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Zopfli Optimization: Literally Free Bandwidth (codinghorror.com)
188 points by temp on Jan 2, 2016 | hide | past | web | favorite | 66 comments

Somewhat OT; As a swiss, the omitted ö is really beginning to bug me.

It's Zöpfli. Gopferteckel.

(The second word is a somewhat soft cuss word - But don't try to use it as a non-native).

Also, you can't "zopfli" something - it's a noun! You "zöpf" - or, since we're in the alemannic german space; "zöpfle".

/rant /vent

How do you feel when someone badly appropriates a word like this and it gets really big, like Uber? :)

I understand why the umlaut gets dropped, but it super bugs me too - especially as it's as easy as dropping an 'e' next to the letter if you don't have an easy way to add an umlaut.

Keeping things slightly off-topic for a moment - I love Swiss German. I lived in Bavaria and speak reasonably fluent German, so I can understand bits of it, but it's mostly incomprehensible to me, but in a delightful way. Its 'sing-song' nature and fun pronunciation are the best.

I also found in Switzerland people were far more willing to tolerate and respond to my German than in Germany (where people tend to switch to English), which I very much appreciated when I was still learning the language.

Given that zopfli was created in the Google office in Zürich by non-Swiss people, blame it on your fellow Swiss citizens for lack of intervention.

Same thing with Löve 2D, or is it Love 2D?

The problem here is that the naming isn't consistent. Sometimes it's Love and sometime Löve. I never know what to call it, but I think the whole idea of naming a software package with diacritics is just asking for trouble. If they would have transcribed it to Loeve it would at least be obvious what's going on.

This is perhaps exacerbated by my native tongue treating ö not as an o with umlaut, but as a completely different character distinct from o and at another place in the alphabet. To me it's like naming a package Blam but half the time referring to it as Blym instead.

Löve is not a German or Swiss German word, so the umlaut is simply gratuitious.

(Other languages such as Dutch or French use diacritics to mark a vowel as not-dipthongised, but that doesn't apply here either.)

If it's not German it's gratuitious?

I'll try not to take that as an insult to speakers of Swedish, Finnish, Icelandic, Estonian, Hungarian, Turkish, and any of the other dozen languages which make use of the character.

The name originates from this bread;


That's German, but the swiss variant is a Zöpfli so using the ö would be correct since Zöpfli/Zopfli was created in Zürich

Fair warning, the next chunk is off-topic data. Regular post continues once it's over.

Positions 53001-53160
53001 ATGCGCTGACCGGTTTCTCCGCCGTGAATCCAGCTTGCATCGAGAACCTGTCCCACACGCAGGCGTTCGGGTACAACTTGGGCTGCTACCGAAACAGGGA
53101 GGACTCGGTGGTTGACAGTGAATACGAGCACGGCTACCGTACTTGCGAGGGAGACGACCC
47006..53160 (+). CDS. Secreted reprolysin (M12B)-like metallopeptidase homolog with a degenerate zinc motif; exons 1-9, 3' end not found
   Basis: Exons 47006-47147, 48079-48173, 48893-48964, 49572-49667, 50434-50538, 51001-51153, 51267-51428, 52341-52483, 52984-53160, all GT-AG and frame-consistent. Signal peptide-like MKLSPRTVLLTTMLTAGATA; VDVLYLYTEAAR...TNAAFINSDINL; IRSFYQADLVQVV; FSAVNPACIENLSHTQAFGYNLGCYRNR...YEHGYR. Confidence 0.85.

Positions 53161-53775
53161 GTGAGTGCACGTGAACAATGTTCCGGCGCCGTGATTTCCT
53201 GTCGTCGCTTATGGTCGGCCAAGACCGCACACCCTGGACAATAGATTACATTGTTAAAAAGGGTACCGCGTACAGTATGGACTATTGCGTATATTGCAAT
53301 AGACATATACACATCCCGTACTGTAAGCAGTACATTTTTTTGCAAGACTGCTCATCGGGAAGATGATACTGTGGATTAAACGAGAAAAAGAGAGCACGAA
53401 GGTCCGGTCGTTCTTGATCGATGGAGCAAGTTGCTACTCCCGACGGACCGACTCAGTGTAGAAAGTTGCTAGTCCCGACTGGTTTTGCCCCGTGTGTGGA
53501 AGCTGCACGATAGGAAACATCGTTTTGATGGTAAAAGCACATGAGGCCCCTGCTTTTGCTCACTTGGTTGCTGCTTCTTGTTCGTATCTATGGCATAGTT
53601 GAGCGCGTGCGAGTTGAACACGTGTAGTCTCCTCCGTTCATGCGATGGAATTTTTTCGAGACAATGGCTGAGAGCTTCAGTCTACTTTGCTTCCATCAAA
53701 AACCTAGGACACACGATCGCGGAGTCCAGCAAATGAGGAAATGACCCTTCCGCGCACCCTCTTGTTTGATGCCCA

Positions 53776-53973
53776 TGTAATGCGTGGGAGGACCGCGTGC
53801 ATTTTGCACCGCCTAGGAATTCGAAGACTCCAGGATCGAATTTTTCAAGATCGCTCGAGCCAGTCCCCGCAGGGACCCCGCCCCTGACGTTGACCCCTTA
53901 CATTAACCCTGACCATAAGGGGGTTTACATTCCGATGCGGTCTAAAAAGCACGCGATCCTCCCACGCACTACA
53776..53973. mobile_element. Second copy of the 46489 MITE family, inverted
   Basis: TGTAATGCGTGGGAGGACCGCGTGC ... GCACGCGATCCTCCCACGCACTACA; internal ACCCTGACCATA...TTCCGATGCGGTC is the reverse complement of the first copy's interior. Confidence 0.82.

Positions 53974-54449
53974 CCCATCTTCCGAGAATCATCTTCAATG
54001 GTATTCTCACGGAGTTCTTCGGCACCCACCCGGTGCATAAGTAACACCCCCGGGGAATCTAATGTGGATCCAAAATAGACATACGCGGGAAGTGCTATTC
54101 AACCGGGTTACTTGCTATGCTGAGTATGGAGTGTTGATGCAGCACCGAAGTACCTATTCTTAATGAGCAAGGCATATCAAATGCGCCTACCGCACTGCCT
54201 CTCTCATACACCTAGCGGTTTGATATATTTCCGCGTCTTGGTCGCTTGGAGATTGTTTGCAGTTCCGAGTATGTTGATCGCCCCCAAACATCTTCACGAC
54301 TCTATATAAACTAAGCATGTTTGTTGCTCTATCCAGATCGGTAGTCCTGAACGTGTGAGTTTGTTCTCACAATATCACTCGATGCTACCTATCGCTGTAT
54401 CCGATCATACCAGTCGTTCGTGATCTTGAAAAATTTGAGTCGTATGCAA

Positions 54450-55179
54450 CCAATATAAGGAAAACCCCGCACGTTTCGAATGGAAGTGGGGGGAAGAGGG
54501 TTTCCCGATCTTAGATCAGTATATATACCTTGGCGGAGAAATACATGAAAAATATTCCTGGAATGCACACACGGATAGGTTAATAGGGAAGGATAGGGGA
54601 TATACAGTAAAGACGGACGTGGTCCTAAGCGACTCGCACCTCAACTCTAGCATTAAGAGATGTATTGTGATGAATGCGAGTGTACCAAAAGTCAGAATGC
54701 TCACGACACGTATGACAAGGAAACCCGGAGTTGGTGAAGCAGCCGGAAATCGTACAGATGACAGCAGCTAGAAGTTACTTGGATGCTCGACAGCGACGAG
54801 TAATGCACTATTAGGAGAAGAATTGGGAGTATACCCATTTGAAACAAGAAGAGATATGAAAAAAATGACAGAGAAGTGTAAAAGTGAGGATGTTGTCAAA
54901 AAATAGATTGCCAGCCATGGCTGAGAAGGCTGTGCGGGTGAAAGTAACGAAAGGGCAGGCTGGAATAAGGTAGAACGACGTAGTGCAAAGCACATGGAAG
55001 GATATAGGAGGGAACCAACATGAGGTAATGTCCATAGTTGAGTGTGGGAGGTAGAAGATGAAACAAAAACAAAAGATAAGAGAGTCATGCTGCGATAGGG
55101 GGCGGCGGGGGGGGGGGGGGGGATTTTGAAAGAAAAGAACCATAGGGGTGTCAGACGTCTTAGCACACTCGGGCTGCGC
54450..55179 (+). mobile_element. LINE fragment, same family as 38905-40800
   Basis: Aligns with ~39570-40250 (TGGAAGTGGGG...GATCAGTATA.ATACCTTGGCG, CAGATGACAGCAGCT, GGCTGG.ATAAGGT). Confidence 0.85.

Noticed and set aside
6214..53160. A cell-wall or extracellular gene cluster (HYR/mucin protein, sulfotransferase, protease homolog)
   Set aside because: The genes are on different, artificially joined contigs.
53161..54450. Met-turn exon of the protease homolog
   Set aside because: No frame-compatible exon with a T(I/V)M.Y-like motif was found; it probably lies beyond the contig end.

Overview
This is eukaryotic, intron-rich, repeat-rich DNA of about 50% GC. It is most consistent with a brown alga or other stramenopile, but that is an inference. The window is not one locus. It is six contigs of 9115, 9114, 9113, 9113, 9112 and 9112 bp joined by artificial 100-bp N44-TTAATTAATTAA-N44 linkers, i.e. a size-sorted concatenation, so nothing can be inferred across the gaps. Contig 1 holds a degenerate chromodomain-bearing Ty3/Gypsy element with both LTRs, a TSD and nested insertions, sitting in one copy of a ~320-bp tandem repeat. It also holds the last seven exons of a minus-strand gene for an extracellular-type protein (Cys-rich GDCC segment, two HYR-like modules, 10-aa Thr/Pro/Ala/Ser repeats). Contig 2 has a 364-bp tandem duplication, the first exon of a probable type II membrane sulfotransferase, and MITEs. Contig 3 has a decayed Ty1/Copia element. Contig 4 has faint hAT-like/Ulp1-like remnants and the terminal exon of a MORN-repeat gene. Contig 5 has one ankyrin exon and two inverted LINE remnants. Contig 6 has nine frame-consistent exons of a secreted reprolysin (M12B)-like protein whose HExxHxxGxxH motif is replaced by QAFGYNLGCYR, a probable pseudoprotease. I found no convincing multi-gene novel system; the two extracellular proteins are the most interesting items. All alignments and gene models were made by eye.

Genau so mit Brötli.

Doesn't this happen in every language that borrows words? Accent/diacritic marks appear and disappear to suit the speakers/writers of the "guest" language.

Also regarding our US-centric naming conventions wouldn't it be very unconventional to include a non-ASCII character in the name of an imported library or called function?

Yesterday I tried creating a Rails project with the name containing the Lithuanian character ė. In some parts the letter was reproduced correctly, in others it was incorrectly capitalised (it should be Ė - so not complicated - but was still the lowercase version), and in others was silently dropped :D

> Also, you can't "zopfli" something - it's a noun!

They should have googled it.

Ja das git mier o so.

You Swiss and your fancy ö's

Regarding the avatar images:

Why not a <div> with a border-radius & background color? Seems you could achieve the same thing without another HTTP request (1 for each unique avatar), no need to zopfli 45,000 unique files.

That's what I was thinking too, but they really want it to be pixel perfect in every browser, email, etc. They have a good in-depth discussion about all the options and pros/cons of each approach here:


These are default (placeholder) avatars. Users can upload their own avatar image as well. They're serving PNGs so they don't have to deal with the case where users using default avatars get HTML output whereas users who have uploaded an avatar get an image inserted.

Also font and alignment issues cross browser can be brutal. There is a lot to be said for a tiny image that works everywhere, on any device.

What about an svg?

That wont work in email... I'm generating a usage graph (svg) that is emailed and the graph will not display in the client.. Must be opened in a browser